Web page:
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Stalin Was a Sweetie

If you've read or seen Alan Bennett's play "The History Boys" — turned into a fair movie last year with the same West End/Broadway cast — you'll know how the subject of historical revisionism is treated. The younger instructor Irwin … Read More

By / September 5, 2007

If you've read or seen Alan Bennett's play "The History Boys" — turned into a fair movie last year with the same West End/Broadway cast — you'll know how the subject of historical revisionism is treated. The younger instructor Irwin is called in to sex up a group of public schoolboys' curriculum in preparation for their A-levels, the test that will determine whether they get a fine Oxbridge education or merely a "red brick" university one. The boys' hard-earned pearls of poetic wisdom — "gobbets," as Irwin terms the boys' wordperfect recitations of Auden, Hardy and Larkin — are to be used to bedizen unconventional takes on major narratives. Here's how Irwin puts it:

"If you want to learn about Stalin, study Henry VIII. If you want to learn about Mrs Thatcher, study Henry VIII. If you want to know about Hollywood, study Henry VIII…. History nowadays is not a matter of conviction. It's a performance. It's entertainment. And if it isn't, make it so."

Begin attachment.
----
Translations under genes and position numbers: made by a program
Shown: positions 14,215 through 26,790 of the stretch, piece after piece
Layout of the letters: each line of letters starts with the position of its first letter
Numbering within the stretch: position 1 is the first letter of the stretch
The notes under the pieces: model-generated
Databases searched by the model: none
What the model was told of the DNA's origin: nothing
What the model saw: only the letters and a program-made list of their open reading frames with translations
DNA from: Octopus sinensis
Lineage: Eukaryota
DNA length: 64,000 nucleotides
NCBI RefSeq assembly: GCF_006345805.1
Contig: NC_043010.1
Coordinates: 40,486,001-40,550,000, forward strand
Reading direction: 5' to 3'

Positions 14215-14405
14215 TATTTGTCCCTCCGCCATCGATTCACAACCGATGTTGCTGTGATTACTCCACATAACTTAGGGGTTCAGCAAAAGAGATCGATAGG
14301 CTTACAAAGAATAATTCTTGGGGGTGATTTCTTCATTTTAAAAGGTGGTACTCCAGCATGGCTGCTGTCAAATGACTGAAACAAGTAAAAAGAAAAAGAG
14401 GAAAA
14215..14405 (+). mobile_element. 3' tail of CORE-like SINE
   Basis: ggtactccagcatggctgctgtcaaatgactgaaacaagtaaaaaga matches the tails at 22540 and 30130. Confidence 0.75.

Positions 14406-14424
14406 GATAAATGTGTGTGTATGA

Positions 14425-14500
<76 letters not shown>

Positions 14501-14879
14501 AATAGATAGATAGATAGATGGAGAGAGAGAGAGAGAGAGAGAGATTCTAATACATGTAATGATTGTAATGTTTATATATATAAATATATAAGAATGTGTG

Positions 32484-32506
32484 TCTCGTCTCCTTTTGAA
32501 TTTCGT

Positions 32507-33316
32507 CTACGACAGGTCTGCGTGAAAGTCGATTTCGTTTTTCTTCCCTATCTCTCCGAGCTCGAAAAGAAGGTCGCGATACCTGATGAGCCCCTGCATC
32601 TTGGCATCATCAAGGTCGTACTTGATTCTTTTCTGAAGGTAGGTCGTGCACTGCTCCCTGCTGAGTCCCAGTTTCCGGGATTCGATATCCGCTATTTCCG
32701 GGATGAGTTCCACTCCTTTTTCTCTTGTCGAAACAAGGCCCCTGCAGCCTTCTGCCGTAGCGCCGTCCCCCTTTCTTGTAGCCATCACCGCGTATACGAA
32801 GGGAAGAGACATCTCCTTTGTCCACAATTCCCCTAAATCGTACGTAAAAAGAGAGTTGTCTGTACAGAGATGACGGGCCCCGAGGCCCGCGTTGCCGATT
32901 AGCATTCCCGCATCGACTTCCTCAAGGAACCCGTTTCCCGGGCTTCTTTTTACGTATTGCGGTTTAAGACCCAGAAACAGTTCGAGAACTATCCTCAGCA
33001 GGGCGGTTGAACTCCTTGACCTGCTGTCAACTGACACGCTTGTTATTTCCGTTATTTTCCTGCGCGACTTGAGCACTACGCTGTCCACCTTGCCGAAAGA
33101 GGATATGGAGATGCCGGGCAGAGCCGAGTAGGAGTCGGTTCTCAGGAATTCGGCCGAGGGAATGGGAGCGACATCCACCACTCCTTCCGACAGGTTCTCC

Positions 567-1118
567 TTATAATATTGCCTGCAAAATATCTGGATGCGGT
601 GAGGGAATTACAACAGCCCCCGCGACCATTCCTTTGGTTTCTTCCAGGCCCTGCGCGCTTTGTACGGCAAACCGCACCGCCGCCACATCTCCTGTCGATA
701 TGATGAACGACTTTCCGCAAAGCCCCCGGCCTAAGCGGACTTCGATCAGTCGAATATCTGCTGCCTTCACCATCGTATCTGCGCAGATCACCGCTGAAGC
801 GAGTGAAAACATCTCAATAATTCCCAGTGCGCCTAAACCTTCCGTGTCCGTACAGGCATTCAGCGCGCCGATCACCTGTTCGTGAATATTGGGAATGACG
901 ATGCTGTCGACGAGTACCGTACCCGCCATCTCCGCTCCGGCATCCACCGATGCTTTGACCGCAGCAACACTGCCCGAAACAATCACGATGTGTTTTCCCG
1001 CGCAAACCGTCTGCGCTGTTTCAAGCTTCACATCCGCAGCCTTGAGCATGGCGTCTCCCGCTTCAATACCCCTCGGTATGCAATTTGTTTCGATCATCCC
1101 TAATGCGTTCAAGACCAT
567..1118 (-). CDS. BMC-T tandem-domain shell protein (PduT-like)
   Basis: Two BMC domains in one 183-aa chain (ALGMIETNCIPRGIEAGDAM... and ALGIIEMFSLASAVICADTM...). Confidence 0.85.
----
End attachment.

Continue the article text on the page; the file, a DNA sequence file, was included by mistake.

Another word for "entertainment" in Bennett's play is "journalism," and another way of describing the foregoing approach to history is to argue that Churchill was a war criminal and "Stalin was a sweetie." The nice thing about satire is that it alters your interpretation of real world evidence which supports satire's rather extreme point of view. Here is Andrew Bacevich reviewing Stalin’s Wars: From World War to Cold War, 1939–1953, a new book by Geoffrey Roberts:

In brief, the story that Roberts tells goes like this: Josef Stalin, uncontested leader of the Soviet Union from 1927 until his death in 1953, deserves to be remembered as a great statesman—indeed, as the greatest of the age. Although Stalin made his share of mistakes, especially in the early phases of World War II, he learned from those mistakes and thereby grew in wisdom and stature. Among allied chieftains, he alone was irreplaceable. He, not Churchill and not Roosevelt, was the true architect of victory, "the dictator who defeated Hitler and helped save the world for democracy."

And here's the best line you'll read all day:

Whether intentionally or not, Roberts suggests that Stalin’s penchant for ordering people shot qualifies as a sort of personal quirk, akin perhaps to FDR’s infidelities or Churchill’s fondness for drink.

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